A Mind Divided Against Itself

As Abraham Lincoln once said, “A house divided against itself cannot stand,” and maybe that’s true of heads, too, because today I’m sitting here in my writing chair driving myself nuts, and my head is in danger of exploding.

This weekend I was supposed to be in Lead, South Dakota, for the South Dakota Book Festival which ended up being cancelled due to Covid. (For those of you who’ve never set foot in SD, here’s some news from the front, Lead, the town in South Dakota, is pronounced Lead as in leadership training as opposed to lead as in get the lead out. Isn’t English fun? And for those of you who’ve never been to Arizona, Bowie, the town in Cochise County, is pronounced Bowie as in boots as opposed to Bowie as in bow and arrow.”)

Oops, there I go off on another tangent. Sorry. Back to this weekend’s book festival. Rather than flying into Rapid City and maybe having a brief side trip to Mt. Rushmore, I’ll be doing a virtual talk from Zoom Station Central in my dining room here in Washington. The event was supposed to be at a library branch in Rapid City. In it I’ll be talking about my books, yes, but I’ll also be talking about my South Dakota roots. The event is scheduled for 3 P.M. Central, on Sunday, October 3. That means 1 PM in Seattle and 2 PM in Arizona. If you’re interested in attending, here’s the signup link: https://www.eventbrite.com/e/2021-south-dakota-festival-of-books-tickets-166215736743.

I’m writing the blog on Tuesday afternoon, pub day for the paperback edition of Missing and Endangered. That book may be brand new to some of my readers, but from my point of view, it’s a long way in the rearview mirror. I finished writing it in the early days of Covid when I was trying to figure out if it was even possible to be creative in the face of lockdown. (It was, but it wasn’t easy.) A few months after I finished writing that, the next Ali book, Credible Threat counted as my first-ever totally virtual book tour. (Still not my favorite, by the way.)

Due to Covid proposed pub dates got shifted around. By the time Missing and Endangered came out in hardback in February of this year, I could barely remember it. It’s a lot worse now, because in between, I finished writing the next Ali book, Unfinished Business, which was published in June of this year. I also finished writing the next Beaumont book, Nothing to Lose, which is due out next February and started on the next Ali, Collateral Damage.

Whew, are you confused yet? But just wait. It gets worse. This week, I had to stop moving forward on writing Collateral Damage so I could go back and do copyediting on Nothing to Lose. Copyediting means going through the manuscript, word for word, correcting typos and punctuation, yes, but also making sure characters’ names don’t get inadvertently changed midstream or that weekdays have been inexplicably dropped or, worse yet, added in.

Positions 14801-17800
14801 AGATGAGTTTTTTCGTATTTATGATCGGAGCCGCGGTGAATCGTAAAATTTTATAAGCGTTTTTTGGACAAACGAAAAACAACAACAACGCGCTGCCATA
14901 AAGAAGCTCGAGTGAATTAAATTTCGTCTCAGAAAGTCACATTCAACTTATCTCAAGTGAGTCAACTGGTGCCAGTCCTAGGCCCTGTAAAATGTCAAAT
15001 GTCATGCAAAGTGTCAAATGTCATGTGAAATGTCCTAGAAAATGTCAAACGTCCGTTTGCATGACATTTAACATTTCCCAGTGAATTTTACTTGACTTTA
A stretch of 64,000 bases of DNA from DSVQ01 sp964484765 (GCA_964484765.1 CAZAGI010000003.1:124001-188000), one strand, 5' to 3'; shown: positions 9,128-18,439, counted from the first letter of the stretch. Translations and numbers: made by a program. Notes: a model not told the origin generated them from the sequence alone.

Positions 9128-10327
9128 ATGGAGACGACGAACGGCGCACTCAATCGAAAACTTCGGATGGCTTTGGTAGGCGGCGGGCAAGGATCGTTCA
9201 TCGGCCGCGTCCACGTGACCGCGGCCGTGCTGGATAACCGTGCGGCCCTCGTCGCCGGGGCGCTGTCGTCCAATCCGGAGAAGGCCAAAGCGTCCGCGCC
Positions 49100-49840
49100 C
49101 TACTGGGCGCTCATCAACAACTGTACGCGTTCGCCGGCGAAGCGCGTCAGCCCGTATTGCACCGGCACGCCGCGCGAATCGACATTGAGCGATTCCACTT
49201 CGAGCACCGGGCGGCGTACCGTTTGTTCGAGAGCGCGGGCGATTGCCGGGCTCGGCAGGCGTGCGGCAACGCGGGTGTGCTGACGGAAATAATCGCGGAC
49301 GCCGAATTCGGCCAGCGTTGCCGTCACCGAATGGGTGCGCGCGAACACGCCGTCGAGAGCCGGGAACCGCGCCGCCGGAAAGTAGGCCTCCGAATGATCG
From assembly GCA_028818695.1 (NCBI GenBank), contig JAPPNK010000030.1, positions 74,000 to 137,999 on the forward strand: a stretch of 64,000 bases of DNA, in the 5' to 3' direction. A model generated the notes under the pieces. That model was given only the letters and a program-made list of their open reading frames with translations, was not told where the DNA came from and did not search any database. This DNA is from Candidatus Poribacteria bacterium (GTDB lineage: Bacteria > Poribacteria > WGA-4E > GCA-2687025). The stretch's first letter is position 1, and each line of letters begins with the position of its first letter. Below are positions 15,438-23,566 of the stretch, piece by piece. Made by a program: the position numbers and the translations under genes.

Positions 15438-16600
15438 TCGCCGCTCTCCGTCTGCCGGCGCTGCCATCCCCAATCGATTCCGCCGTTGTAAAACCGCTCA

I still remember my first ever copyediting letter, the one for Until Proven Guilty. It’s engraved in my heart. “This book takes place over a two-week period. All days are consecutive; no days are skipped. Unfortunately between the second Thursday and the second Friday there is an extra unnamed day. Please fix.” I did, but it wasn’t easy. I had to go back to each scene that occurred on that extra unnamed day and figure out a way to duct-tape that action into some other part of the story. I was able to manage to transpose every scene but one because it happened in the evening, and I didn’t have any extra evenings available. It was a scene I loved, one in which Beau goes to Anne Corley’s hotel looking for her. When she’s not I her room, he goes downstairs to the bar and is in the process of getting hammered when she comes looking for him. I loved that scene. I hated having to leave it out, and I still miss it. Too bad for each of you because now, everyone reading today’s blog entry is going to end up missing the little scene that isn’t there, too. That’s what I call sharing the wealth!

But back to copyediting Nothing to Lose. That took several day’s worth of keeping my nose to the grindstone. In the meantime, I asked my beta-reader-in-chief, Bill, to read what I had written so far in Collateral Damage. Yesterday, with the copy-editing in New York, I tried to get back on the Collateral Damage train. That didn’t exactly go swimmingly, so today, once I’ve but this to bed, I’ll get back on the horse and take another crack at it.

So yes, my mind is definitely in pieces. Tomorrow morning, if one of my paperback readers asks me a question about Missing and Endangered, I’ll probably have to look it up before I can answer, but answer I will.

So much for the perpetual merry-go-round of being a writer. Any minute now my HarperCollins editor is going to ask me if I’ve thought about what I’ll be writing next? Right this minute, I have no idea.